If all else fails, write it down so that it may be read instead of heard.

The above things are usually available in offices who treat hearing impaired.

What if this is your husband or wife?  Other people including you, may be suggesting to your spouse, that they are having trouble communicating to them.  As a spouse, this can almost always cause a discussion, sometimes of denial, or ‘you are not speaking clearly.”  This is a major thing that can cause arguments.

Research indicates that the psychosocial, re:  social, psychological, cognitive and health effects of hearing loss, can and does make for an incomplete communication, which can lead to greater isolation and withdrawal from families and friends, as indicated by Sergei Kochkin, Ph.D

Research also indicates that hearing loss can and does cause embarrassment, fatigues, irritability.loneliness, and most of all isolation which all results in depression and feelings of being left out.

In a family system, there is more likelihood for, misunderstanding, and a possible lowering of monthly contact with family and friends on phone and in person., Also with this misunderstanding of what was said by the one who has the hearing loss, can and does result in arguments.


You may have a bitter argument, with your friend, or loved one re: “You are not hearing me.”  I have heard this before.  This is a very sensitive subject, as the person involved, probably already knows that he or she has a hearing problem.  Be it friend or spouse, who has the courage to have the conversation, needs to be supportive, and have readied information to talk about.  Bottom line, The loved one or friend with the hearing loss, needs a simple appointment with a doctor specializing in hearing.  They will run tests, and check mechanically and physically what is going on.  They will then tell them the possibilities of what can turn things around.  For the hearing impaired, it can turn the entire world they live in around.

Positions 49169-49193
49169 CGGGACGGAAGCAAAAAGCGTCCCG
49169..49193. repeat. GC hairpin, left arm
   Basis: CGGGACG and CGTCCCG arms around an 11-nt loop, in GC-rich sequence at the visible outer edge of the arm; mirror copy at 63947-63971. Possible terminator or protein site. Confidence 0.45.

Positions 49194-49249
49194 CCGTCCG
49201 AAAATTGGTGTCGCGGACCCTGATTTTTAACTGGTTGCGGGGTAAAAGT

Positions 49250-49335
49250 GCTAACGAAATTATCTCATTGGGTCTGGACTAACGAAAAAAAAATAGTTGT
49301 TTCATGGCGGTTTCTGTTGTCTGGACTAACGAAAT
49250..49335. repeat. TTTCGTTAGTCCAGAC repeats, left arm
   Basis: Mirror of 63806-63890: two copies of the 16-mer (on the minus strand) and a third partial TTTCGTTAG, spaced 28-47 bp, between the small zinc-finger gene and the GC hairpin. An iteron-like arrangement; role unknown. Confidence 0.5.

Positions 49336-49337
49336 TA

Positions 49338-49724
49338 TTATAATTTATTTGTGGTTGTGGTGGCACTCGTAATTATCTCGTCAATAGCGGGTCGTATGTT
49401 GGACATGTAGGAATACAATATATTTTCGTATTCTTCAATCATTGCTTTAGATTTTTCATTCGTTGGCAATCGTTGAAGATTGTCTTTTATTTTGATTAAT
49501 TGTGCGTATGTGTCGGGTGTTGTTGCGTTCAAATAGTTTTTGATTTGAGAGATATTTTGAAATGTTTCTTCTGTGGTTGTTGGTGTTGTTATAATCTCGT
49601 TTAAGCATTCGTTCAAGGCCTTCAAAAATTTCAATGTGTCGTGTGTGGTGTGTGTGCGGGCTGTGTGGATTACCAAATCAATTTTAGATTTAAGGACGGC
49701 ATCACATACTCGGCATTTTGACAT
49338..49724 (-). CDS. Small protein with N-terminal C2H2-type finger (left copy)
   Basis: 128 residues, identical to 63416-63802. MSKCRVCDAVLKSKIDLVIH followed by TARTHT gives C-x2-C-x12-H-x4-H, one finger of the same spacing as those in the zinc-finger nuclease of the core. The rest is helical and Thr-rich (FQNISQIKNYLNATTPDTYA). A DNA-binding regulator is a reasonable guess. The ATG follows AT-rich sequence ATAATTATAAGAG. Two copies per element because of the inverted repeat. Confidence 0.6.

There are all kinds of different hearing devices.  The loved one or friend needs to be educated on how to speak with a hearing impaired person differently, vs. someone who has good hearing.  It takes patience, work, and empathy for the one going thru the process of acceptance that they have a hearing problem in the first place.  They may feel psychologically that is a sign of weakness, or sad, or less than, or again as I have mentioned above, feel that wearing an implement shows that one is ageing.  In reality, it is none of that.  It takes knowledge, and a willingness to be better than they are which will activate a more social, and familial happiness with friends and family.

As our society changes and grows older, we need to get accustomed to dealing and seeing different issues with society.  We need not judge, ignore, or leave out the hearing impaired, or for that matter anyone who is vulnerable with a disability, be it temporary or long term.

Final note:  Do you know anyone who you think is listening, and something in the communication comes out garbled, or on a different subject, or changed subject?  Is this about someone hearing you, or beware is the someone hearing you, but not LISTENING, and something different comes out altogether….This is different issue altogether, and beware……DI